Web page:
Sisters, Bosom Chums, and Enemies

How Secondary Female Characters Subvert the Girls’ Bildungsromane

  • Dawn Sardella-Ayres
  • Ashley N. Reese
Keywords: Bildungsromane, girls’ literature, gender, American, Canadian, nineteenth century, twentieth century, girlhood


This article explores the functions of secondary girl characters in English-language American and Canadian girls’ Bildungsromane. Previously, we have explored girls’ literature as a distinct genre, framed in the theory of genre as social action, and our past scholarship examines the ways in which pre-WWII girls’ Bildungsroman stories emphasize girls’ eventual integration into their communities. Rather than having adventures, as in boys’ coming-of-age texts, we have noted ways in which the main girl characters grow “down” into social restrictions, usually as (potential) wives and mothers. Secondary female characters in these girls’ stories are compared, contrasted, or conflated with their close peers as they grow to womanhood, whether they function as the protagonists' “bosom friend,” a rival or “frenemy,” a sibling, or a classmate. However, without the same coming-of-age expectations of a text’s or series’ heroine, these secondary female characters often demonstrate alternate paths to womanhood, highlighting diversities or serving as a warning to the girl protagonists on their journeys.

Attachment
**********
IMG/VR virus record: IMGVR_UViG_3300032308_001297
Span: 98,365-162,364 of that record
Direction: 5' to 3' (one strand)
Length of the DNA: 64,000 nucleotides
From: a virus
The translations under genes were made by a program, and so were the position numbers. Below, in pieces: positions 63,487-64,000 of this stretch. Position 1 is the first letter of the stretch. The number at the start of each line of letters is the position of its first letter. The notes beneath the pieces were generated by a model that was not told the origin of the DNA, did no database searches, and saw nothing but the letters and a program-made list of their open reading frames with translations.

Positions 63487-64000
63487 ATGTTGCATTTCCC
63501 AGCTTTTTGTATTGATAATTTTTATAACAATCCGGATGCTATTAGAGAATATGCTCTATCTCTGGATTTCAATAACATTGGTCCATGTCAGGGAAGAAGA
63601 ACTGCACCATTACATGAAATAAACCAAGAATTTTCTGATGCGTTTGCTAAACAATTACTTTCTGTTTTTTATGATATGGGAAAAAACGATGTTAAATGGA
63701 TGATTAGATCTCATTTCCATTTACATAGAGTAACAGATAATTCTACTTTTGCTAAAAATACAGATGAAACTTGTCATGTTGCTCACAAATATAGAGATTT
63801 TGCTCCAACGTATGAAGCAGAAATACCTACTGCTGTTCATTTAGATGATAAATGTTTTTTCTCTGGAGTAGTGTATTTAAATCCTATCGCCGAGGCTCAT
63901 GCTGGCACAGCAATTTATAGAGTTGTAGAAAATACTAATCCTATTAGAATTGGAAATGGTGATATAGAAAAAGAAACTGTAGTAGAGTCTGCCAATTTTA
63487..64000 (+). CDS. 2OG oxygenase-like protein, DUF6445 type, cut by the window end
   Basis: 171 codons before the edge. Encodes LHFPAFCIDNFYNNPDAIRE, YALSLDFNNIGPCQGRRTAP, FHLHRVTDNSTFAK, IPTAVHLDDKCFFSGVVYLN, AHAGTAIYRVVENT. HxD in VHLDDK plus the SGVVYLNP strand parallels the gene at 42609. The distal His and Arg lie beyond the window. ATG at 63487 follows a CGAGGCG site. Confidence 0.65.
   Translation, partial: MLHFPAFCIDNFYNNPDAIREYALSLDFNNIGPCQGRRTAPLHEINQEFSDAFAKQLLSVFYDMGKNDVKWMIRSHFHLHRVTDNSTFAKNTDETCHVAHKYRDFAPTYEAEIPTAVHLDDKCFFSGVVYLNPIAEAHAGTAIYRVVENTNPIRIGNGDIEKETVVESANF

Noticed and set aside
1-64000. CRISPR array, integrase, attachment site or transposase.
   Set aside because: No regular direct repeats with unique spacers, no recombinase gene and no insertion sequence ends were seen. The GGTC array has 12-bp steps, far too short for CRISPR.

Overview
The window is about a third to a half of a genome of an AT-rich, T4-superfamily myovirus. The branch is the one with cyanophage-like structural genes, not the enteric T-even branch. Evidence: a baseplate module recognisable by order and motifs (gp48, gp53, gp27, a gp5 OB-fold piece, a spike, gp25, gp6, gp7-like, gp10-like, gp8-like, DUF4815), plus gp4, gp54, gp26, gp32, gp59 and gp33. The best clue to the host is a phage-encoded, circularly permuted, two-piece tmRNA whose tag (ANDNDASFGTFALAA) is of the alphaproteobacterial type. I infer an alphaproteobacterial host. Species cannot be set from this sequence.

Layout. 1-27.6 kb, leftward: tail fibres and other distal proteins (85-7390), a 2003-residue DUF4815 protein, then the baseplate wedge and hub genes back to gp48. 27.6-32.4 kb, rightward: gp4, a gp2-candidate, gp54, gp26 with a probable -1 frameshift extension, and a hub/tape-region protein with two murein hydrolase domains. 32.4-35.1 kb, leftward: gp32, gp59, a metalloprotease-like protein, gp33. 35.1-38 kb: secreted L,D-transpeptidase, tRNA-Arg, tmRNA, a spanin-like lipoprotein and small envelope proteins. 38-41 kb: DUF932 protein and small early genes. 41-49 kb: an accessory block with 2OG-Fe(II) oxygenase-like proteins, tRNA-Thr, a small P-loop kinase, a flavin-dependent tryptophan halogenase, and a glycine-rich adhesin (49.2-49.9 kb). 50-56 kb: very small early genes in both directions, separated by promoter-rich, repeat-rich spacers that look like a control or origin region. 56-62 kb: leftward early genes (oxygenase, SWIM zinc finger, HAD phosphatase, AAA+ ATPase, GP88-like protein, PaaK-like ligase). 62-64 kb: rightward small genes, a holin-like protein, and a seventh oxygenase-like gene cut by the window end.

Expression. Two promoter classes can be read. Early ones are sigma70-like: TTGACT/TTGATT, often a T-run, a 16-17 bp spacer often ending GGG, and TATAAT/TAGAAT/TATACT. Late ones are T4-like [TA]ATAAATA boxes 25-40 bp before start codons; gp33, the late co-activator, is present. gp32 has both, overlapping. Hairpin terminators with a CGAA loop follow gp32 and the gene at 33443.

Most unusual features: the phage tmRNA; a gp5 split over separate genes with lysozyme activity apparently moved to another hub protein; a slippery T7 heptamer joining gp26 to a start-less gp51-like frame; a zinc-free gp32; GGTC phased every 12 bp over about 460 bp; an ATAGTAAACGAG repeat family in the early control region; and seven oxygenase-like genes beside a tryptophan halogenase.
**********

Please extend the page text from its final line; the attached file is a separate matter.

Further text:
How to Cite
Sardella-Ayres , D., & Reese, A. N. (2022). Sisters, Bosom Chums, and Enemies: How Secondary Female Characters Subvert the Girls’ Bildungsromane. Barnboken, 45.
Theme: Conceptions of Girlhood Now and Then